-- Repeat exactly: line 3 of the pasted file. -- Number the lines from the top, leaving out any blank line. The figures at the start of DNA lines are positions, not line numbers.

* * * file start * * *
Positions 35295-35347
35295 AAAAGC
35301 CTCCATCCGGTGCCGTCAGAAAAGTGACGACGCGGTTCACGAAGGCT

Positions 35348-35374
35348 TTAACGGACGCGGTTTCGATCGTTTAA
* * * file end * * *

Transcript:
35301 CTCCATCCGGTGCCGTCAGAAAAGTGACGACGCGGTTCACGAAGGCT